NGF/p75NTR or HSPB1-mediated regulation of cell survival under stress

Chakravarthy, Reka
Triple negative breast cancers (TNBC) lack estrogen, progesterone and HER-2 receptors rendering them insensitive to current hormone targeted therapies. However, TNBC have been reported to express and secrete an additional growth factor, Nerve Growth Factor (NGF). They also express the two cognate receptors, the 75 kDa neurotrophin receptor (p75NTR) and the tropomyosin related kinase A receptor (TrkA) to which NGF can bind. Identifying NGF -mediated p75NTRsignaling is a potential therapeutic target for TNBC. Using MDA-MB-231 cells, a representative of TNBC I confirmed a role for NGF-mediated pro-survival signaling through p75NTR. It is well known that NGF signaling through TrkA mediates cancer cell proliferation, while its signaling through p75NTR protects breast cancer cells from apoptosis. Therefore, targeting NGF/p75NTR signaling could potentially sensitize cells to chemotherapeutics. In this study, shRNA targeted to p75NTR to knock down the receptor or inhibitors designed to disrupt the NGF/p75NTR signaling were used and it was found that disrupting NGF/p75NTR signaling sensitized TNBC cells to apoptosis. The findings also illustrate that NGF regulates the levels of p75NTR through two distinct mechanisms, post-translational and transcriptional. Firstly, using Western blotting it was found that exogenous NGF inhibits the endogenous processing of p75NTR. Secondly, it was shown that exogenous NGF increased p75NTR mRNA transcription as determined by RT-PCR. A differential sensitivity of the cells to apoptosis induction was observed with and without induction of p75NTR by NGF. This regulation of p75NTR by NGF is linked to increased resistance of these cells to chemotherapeutic drugs. Alteration in NGF signaling is not only implicated in resistance of breast cancer to chemotherapeutic reagents but it is also associated with a number of other disease states. Previous work in our group involved the design and generation of NGF variants with a view to using them to selectively target Trk or p75NTR receptors. Here these variants were produced in HEK293T cells and their biological signaling was examined. Eight NGF variants were chosen and expressed into the media of HEK293T cells. The concentration of the variants was determined using an NGF ELISA followed by the analysis of TrkA-induced pro-survival signaling. The I31R and R69D NGF variants displayed no TrkA pro-survival activity as they were unable to protect PC12 cells from TG induced cell death. Interestingly I31R displayed no TrkA activity but retained binding affinity to p75NTR. I31 residue on NGF was identified as a target to disrupt TrkA signaling in disease conditions. The second part of the thesis focused on the pro-survival signaling mediated by the intracellular ER chaperone protein HSPB1 in response to ER stress. HSPB1 that belongs to the family of small heat shock proteins is a potent regulator of apoptosis. However, the role of HSPB1 in ER-stress induced apoptosis has not been delineated. Previous work in the lab has shown that thermal pre-conditioning can protect cells from ER stress induced cell death through its ability to regulate BH3 only protein, BIM. Here it is shown that overexpression of HSPB1 protected PC12 cells from ER stress induced apoptosis through ERK-mediated phosphorylation of BH3 only protein, BIM leading to proteasomal degradation of BIM. It is also shown that HSPB1 interacts with phospho-ERK 1/2 and BIM to mediate a cytoprotective effect against thapsigargin-induced ER stress. I also characterized the effect of mutations in HSPB1 in response to ER stress in PC12 cells. PC12 cells that stably expressed mutations in HSPB1 showed an inability to confer protection in response to ER stress and were unable to mediate degradation of BIM as they did in their wild type counterpart.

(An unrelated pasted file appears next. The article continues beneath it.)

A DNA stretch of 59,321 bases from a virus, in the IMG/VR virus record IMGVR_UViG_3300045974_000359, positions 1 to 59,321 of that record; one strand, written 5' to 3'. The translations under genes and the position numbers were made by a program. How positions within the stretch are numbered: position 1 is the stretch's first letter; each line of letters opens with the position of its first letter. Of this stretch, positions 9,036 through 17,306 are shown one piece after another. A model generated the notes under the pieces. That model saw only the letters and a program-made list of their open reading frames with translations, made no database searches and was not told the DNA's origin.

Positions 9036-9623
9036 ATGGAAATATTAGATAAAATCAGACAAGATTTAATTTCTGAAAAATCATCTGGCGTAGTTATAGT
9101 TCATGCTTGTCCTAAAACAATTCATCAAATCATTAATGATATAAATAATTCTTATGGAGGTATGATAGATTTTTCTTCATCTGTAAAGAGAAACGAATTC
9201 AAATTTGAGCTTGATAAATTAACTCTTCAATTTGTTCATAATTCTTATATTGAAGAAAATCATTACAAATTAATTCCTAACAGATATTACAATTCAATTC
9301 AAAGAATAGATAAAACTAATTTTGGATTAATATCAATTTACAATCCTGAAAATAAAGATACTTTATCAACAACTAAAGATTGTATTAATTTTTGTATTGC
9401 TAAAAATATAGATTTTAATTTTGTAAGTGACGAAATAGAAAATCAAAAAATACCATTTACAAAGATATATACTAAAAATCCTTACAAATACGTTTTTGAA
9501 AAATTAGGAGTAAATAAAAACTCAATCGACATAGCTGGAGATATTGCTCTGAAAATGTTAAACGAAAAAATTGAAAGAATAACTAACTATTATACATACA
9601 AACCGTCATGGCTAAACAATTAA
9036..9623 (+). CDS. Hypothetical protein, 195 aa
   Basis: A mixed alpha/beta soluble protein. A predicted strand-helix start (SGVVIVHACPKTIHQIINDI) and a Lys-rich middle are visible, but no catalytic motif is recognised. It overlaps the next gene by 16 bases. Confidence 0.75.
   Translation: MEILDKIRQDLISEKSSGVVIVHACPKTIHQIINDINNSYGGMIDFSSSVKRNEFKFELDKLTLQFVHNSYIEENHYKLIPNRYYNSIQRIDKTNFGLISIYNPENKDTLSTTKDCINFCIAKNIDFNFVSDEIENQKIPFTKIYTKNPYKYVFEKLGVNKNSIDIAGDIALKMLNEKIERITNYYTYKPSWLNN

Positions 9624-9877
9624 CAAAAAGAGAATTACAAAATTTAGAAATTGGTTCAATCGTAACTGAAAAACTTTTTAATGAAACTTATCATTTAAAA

Publisher DOI
Attribution-NonCommercial-NoDerivs 3.0 Ireland